Atlanta (embarrassingly) paralyzed by two inches of snow


ATLANTA, January  29, 2014 — Metro Atlanta and North Georgia on Tuesday were paralyzed by an estimated two inches of snow, an embarrassing turn of events for city that touts itself as an economic player on the world stage.

Georgia Gov. Nathan Deal declared a state of emergency, a symbolic declaration that did nothing to help the thousands of motorists stranded on the region’s roads for hours and unable to move any distance in any reasonable amount of time. The governor also called in the National Guard.

The city’s roads turned to gridlock by about 1 p.m. as panicked masses tried to navigate to any number of destinations. It was quickly apparent government officials at all levels were unprepared to respond to the weather.

By 10 p.m., highways and other thoroughfares remained parking lots as the moisture on the road turned to ice. Social media wasted no time comparing the situation to The Walking Dead television show, which is coincidentally filmed in the vicinity.

“Many parts of our state have experienced heavy sleet and snowfall, and in the metro areas we’re experiencing traffic jams caused primarily by heavy volume after the quick onset of the winter storm,” Deal said in a statement. “Unfortunately, traffic is delaying the ability of crews to treat highways all across the state.

“I know many people are trying desperately to pick up their children or simply to get home, and I hope they can get to safe, warm stopping point soon,” Deal added. “Once at your destination, if at all possible, please stay off the roads until conditions improve. State DOT crews will work around the clock to get roads clear; in addition, the National Guard, the Department of Public Safety and GEMA will work to get the state back to normal as quickly as possible.”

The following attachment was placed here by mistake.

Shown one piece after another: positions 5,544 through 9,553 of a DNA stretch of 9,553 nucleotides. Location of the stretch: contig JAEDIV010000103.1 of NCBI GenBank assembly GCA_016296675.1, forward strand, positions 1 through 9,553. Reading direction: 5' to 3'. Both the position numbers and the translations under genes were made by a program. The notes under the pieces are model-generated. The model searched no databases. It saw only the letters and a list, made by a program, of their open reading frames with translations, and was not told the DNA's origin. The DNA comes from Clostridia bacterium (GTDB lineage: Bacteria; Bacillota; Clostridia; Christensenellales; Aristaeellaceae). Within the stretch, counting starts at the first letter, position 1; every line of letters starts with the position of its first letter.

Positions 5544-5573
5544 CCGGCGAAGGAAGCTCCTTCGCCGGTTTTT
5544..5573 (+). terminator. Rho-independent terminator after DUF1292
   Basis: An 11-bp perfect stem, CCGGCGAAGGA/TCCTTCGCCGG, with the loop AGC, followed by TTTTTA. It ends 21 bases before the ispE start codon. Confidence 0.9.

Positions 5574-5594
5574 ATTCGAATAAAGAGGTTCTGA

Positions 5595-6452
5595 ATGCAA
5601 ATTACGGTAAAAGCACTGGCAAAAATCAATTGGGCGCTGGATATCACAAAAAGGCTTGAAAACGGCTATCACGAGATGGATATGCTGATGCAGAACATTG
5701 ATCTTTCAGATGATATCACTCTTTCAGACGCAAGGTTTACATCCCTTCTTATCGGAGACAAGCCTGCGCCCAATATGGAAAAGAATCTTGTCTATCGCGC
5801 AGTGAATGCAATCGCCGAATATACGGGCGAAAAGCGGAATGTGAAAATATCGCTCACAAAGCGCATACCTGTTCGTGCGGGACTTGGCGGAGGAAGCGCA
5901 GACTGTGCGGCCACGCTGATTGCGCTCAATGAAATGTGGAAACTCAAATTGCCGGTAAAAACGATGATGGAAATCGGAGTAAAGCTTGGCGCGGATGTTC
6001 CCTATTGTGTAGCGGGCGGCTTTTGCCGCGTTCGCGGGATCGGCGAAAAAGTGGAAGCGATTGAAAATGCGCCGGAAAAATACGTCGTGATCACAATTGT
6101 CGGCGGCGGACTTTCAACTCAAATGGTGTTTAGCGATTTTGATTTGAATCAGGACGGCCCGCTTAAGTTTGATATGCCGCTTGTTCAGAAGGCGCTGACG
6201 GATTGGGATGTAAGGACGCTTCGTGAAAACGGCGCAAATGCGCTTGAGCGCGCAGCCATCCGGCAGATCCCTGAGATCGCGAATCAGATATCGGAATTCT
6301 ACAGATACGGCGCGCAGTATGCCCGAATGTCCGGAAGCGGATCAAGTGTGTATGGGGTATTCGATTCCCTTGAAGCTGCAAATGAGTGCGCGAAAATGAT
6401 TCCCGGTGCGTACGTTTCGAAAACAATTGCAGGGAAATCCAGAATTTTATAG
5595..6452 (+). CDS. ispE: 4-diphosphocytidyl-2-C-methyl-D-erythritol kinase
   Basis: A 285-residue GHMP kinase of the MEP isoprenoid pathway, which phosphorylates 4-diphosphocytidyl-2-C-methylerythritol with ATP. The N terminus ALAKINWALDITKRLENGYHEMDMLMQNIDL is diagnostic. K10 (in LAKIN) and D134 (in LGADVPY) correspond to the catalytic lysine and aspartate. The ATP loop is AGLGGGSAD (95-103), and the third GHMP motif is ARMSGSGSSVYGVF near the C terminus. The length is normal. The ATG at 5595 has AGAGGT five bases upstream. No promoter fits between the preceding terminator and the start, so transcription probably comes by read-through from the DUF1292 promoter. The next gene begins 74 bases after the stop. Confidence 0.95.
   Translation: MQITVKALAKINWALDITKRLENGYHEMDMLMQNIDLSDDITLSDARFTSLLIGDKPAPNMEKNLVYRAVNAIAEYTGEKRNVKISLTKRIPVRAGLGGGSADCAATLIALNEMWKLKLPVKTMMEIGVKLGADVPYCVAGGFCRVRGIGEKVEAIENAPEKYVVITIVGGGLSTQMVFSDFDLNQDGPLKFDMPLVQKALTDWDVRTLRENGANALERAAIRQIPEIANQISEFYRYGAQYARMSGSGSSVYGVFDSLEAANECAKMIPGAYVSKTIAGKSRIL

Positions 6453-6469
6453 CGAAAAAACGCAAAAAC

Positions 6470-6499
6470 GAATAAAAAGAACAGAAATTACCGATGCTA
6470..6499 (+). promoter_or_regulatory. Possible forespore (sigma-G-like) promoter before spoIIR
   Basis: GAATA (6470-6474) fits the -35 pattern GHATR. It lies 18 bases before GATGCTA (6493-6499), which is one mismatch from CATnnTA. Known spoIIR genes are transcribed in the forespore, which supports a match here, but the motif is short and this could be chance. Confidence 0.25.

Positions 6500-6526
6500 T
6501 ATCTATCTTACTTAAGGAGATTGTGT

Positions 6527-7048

Businesses, churches, government offices and schools closed early on Tuesday, sending people by the thousands to an early commute. The commute, which can be frustrating on a good day, quickly turned unbearable to many.

“People are panicking trying to get home and it’s causing worse problems,” The Atlanta Journal-Constitution quoted Karlene Barron, a spokeswoman for the Georgia Department of Transportation, as saying.

While the metro area and much of the state may only seem small amounts of snow, ice may cause more problems overnight and in the morning.

“The snowfall amounts are going to matter very little in this situation because of the ice potential,” The Associated Press quoted Jason Deese, a National Weather Service meteorologist in Peachtree City, as saying. “Some parts of the state may end up seeing the greatest impact just because they get more ice than snow.”

Click here for reuse options!
Copyright 2014 Communities Digital News

• The views expressed in this article are those of the author and do not necessarily represent the views of the editors or management of Communities Digital News.

This article is the copyrighted property of the writer and Communities Digital News, LLC. Written permission must be obtained before reprint in online or print media. REPRINTING CONTENT WITHOUT PERMISSION AND/OR PAYMENT IS THEFT AND PUNISHABLE BY LAW.